A Yorkshire author is looking to trace people with memories of three lesser-known disasters to have occurred in the county.
Richard Jones, from Bridlington, has already campaigned to have a memorial erected for the victims of the 1995 Lockington rail crash, near Driffield, and has written books about several other man-made catastrophes around the UK.
He is keen to speak to those who have memories of the three disasters he is currently researching - whether survivors, relatives, rescue workers or witnesses.
If you have any information, contact Richard at email@example.com
Dunkeswick plane crash, 1995
Twelve people died when a small commuter aircraft crashed into a field on the Harewood estate shortly after taking off from Leeds Bradford Airport in a storm.
The aircraft, en route to Aberdeen and operated by Knight Air, came down close to the A61 at Dunkeswick, killing all on board.
The pilot had radioed LBA and asked to return to the airport just two minutes after take-off, before vanishing from radar. Those on board were mostly from Aberdeen - the flight was a regular scheduled taxi service between Southampton and the Scottish city, via a stop-off at Leeds Bradford - and were mainly business travellers.
The plane crashed into a cornfield, disintegrated on impact and left bodies and debris scattered over a 300-yard radius. Drinkers at the nearby Harewood Arms mistook the explosion for thunder, and a witness described hearing the plane's engines revving hard before it flew over a rise. He then heard the bang as it crashed.
At the time, there was confusion as to why the plane had encountered difficulties, as weather conditions at LBA had been approved for take-off. There was low cloud and rain, and the pilot would have been flying using instruments at the time.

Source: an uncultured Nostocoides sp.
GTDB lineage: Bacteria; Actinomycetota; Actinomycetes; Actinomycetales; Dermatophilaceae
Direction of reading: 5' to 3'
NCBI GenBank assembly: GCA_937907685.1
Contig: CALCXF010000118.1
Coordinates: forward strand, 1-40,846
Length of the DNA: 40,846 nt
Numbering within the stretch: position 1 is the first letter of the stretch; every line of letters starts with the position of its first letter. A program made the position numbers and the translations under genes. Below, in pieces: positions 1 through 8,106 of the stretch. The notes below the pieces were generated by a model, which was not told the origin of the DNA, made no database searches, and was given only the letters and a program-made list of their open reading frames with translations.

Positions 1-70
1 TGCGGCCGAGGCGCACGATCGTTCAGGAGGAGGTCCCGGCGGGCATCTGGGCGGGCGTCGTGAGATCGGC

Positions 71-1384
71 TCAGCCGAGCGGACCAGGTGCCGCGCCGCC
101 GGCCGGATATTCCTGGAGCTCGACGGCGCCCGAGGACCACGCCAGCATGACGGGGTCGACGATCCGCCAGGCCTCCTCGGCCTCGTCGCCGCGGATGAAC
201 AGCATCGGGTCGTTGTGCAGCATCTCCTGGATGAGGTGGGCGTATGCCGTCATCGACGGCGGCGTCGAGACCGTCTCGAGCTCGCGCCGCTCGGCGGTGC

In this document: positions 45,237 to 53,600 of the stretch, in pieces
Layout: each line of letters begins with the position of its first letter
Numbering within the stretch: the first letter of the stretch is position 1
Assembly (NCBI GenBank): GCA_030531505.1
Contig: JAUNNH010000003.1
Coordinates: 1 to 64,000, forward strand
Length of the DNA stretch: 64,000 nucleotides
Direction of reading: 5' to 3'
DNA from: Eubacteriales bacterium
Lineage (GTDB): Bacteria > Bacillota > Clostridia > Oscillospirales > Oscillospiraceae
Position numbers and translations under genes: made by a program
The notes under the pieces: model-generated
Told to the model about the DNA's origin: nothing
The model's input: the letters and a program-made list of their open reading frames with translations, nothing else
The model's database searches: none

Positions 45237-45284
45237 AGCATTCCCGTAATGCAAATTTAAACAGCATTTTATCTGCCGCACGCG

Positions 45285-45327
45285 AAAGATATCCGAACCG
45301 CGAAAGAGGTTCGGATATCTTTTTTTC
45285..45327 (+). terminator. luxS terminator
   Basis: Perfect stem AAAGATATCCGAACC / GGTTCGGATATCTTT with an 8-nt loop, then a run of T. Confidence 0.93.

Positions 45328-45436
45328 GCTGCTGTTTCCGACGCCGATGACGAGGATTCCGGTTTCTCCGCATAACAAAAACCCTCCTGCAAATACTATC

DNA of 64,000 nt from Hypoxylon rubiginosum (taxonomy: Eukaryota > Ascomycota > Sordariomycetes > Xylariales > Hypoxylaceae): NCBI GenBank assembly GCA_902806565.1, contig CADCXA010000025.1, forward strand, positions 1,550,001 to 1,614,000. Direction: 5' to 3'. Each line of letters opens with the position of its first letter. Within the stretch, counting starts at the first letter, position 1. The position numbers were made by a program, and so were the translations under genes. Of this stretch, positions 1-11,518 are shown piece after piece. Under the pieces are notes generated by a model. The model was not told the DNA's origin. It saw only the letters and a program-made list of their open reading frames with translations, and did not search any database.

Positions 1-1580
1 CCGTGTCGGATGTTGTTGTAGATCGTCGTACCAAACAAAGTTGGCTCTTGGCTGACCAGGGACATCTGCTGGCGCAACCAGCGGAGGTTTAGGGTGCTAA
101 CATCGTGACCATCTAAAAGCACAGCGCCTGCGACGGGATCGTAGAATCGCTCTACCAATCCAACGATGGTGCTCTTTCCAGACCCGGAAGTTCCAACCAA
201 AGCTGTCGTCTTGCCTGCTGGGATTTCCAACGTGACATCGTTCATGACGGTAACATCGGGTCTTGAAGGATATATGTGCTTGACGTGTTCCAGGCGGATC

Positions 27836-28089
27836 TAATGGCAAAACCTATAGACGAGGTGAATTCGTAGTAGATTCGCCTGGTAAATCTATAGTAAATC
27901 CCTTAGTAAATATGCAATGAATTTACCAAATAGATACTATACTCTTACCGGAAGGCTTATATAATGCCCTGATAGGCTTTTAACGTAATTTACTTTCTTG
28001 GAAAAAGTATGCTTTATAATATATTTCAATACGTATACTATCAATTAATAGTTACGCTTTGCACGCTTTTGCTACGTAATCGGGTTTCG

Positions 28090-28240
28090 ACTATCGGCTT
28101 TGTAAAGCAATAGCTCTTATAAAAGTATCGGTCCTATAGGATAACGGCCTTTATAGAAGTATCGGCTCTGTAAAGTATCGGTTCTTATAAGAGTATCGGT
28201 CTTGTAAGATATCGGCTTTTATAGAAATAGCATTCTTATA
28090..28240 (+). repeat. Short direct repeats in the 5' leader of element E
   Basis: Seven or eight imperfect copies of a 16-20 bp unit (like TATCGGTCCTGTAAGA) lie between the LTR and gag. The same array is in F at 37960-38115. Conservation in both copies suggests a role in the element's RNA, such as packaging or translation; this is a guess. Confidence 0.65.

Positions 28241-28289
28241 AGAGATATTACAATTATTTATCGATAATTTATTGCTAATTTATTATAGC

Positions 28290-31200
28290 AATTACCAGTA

An Air Accident Investigation Branch report found that one or both artificial horizons in the aircraft failed, leading to loss of control by the pilots and the plane entering a spiral dive.
Sowerby Bridge lorry disaster, 1993
Six people died in the town when a runaway lorry collided with a BT van and ploughed into a post office. The tipper truck's brakes were later found to have been excessively worn before the crash.
A young mother and her two-year-old daughter were among the dead, and the other victims from the post office were all female. The lorry driver and a BT engineer in the van also died.
One local school, Bolton Brow Primary, had six pupils who lost a mother in the tragedy. All of the women who were killed were local to Sowerby Bridge.
Sinking of the Pilsudski in the North Sea, 1939
The ship was a medium-sized Polish ocean liner which had plied the trans-atlantic route to New York before war broke out. From 1939, she was requisitioned as a troop transport ship under Allied command. On only her first wartime voyage, she left Newcastle--upon-Tyne and hit a mine in the North Sea, close to Flamborough Head.
Her crew abandoned her - although it was later thought she could have been saved - and she sank in the Humber, where the wreck remains.
Very few lives were lost - the fourth engineer was killed during the evacuation, and the captain died of exhaustion and hypothermia soon after rescue.
The real tragedy was symbolic - Pilsudski's fate was likened to the Titanic (although she had made many peacetime voyages) and her loss was greatly mourned.